Rob Oller | Don’t excuse away the troubles of Ohio State’s men’s basketball team
In sports, the line separating fair and foul can be as wide as the Houston Asterisks’ cheating scandal or as thin as the period at the end of this sentence.
Earlier this week, I wrote about the wide side of injustice — how thousands of college athletes must sit out the season after they transfer due to antiquated eligibility rules, yet coaches can abandon schools with the ease of a man combing his hair.
Now comes the svelte side of the fairness issue, which can be seen everywhere around Columbus these days as the Ohio State men’s basketball team (injuries and health issues) and the Black and Blue Jackets (injuries) have been bit by, shall we say, mali rumpiter, the invasive species known as “Bad Breaks.”
Unfortunately for the Buckeyes and CBJ, tough breaks do not earn teams a free pass into the Unfairness Club. Fan sympathy has a short shelf life, as explanations disintegrate into excuses.
Athletes and coaches are expected to perform at peak levels even when the odds are against them or even when lack of talent precludes them from being up to the task. Manager Casey Stengel once described one of his overmatched New York Mets infielders thusly: “What’s the sense of asking a man to execute if he can’t execute?”
The Blue Jackets somehow have fashioned origami out of medical tape, so set them aside for now and focus on the basketball Buckeyes, who like the Jackets have been hit hard by the injury bug but have struggled to recover.
Four key Ohio State players — Andre Wesson, Luther Muhammad, Kyle Young and Duane Washington Jr. — have missed at least one game, while freshman guard D.J. Carton is out indefinitely while tending to mental health issues, Musa Jallow has missed the entire season and Justin Ahrens was limited early with a bad back.
“It’s been unlike any year I’ve ever experienced when it comes to (injuries),” coach Chris Holtmann said. “We’re in survival mode right now.”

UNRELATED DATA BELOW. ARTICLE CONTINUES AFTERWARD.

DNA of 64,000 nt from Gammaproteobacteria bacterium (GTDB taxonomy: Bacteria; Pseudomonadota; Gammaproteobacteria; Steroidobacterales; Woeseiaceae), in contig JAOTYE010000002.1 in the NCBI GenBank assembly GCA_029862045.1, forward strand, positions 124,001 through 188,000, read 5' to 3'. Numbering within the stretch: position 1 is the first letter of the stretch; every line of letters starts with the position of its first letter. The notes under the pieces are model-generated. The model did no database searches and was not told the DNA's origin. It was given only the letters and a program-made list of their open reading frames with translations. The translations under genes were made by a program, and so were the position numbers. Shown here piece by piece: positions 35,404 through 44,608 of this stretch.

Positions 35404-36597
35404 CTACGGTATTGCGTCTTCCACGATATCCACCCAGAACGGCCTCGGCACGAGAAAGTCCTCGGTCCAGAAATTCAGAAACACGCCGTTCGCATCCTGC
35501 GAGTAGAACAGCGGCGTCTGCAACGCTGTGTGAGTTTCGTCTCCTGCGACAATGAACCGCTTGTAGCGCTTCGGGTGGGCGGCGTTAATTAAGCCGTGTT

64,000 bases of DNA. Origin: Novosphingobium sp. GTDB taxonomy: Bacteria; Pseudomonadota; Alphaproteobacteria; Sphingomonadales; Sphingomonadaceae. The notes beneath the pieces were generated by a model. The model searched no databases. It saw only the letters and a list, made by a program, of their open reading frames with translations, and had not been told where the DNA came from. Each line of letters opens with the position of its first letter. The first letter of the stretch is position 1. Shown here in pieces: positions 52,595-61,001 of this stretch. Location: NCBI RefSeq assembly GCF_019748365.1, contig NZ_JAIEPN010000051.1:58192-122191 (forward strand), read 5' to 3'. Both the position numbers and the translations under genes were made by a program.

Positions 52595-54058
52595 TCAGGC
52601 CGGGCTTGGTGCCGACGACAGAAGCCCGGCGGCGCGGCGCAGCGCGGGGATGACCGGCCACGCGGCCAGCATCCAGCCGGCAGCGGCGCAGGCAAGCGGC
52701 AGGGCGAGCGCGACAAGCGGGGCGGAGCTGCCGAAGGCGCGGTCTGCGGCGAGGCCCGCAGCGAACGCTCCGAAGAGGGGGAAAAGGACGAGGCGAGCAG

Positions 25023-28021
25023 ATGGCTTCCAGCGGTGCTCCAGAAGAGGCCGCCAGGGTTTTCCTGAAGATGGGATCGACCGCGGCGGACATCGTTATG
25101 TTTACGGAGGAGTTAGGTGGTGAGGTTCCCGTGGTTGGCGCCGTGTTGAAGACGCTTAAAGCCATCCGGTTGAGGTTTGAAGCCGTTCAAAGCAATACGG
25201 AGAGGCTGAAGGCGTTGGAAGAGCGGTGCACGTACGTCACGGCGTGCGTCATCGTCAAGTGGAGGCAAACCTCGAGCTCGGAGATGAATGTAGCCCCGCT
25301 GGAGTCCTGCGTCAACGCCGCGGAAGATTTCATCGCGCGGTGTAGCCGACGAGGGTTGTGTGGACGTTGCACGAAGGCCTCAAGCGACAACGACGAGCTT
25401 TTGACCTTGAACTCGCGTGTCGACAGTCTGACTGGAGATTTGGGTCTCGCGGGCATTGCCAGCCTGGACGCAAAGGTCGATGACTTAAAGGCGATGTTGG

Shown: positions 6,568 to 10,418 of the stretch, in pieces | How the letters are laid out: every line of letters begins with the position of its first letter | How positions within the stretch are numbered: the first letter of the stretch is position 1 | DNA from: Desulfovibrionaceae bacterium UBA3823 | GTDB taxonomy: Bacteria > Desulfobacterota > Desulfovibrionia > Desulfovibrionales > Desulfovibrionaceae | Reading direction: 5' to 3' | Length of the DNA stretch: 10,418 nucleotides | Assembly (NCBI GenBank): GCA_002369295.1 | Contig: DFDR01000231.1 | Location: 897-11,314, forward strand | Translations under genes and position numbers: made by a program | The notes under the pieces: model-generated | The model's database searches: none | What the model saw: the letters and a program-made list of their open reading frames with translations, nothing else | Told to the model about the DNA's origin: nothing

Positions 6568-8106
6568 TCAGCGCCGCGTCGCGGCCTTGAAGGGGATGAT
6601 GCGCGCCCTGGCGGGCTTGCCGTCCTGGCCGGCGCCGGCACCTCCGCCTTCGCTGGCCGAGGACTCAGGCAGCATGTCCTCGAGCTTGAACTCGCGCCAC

But Holtmann isn’t pouting.
“People all over the country have injuries,” he said. “At the end of the day, what people are going to look at with us is, ‘Did you win or did you lose? And did you perform or not? Did you make the NCAA Tournament or not?’ That will be the postscript.”
Exactly. Injuries are downers, but it is a reach to call them unfair. Similarly, it is a stretch to label it unfair that sophomore guards Muhammad and Washington should be expected to perform like seniors.
Too often in sports, “unfair” is equated with “unfortunate.” No doubt Muhammad and Washington face the challenging task of channeling Keyshawn Woods, who late last season took his game up about 325 degrees after imitating a ghost for most of 2018-19. Woods was especially effective in the Big Ten and NCAA tournaments, when he willed his game into higher gear to delay facing the end of his career.
“In particular our sophomore guards have to grow up really quickly,” Holtmann said. “By that I mean a run of consistency that we saw with Keyshawn last year.”
If Ohio State is to make noise in either tournament this season, Washington and Muhammad — throw junior point guard C.J. Walker in there, as well — must improve in a hurry.
Too often Ohio State has lacked toughness and consistent effort on offense and defense; thus a record (16-8 and 6-7 in the Big Ten) that remains a head-scratcher despite four wins in the past five games entering today’s game against Purdue at Value City Arena.
The Buckeyes have not been good enough. Fairness has nothing to do with it.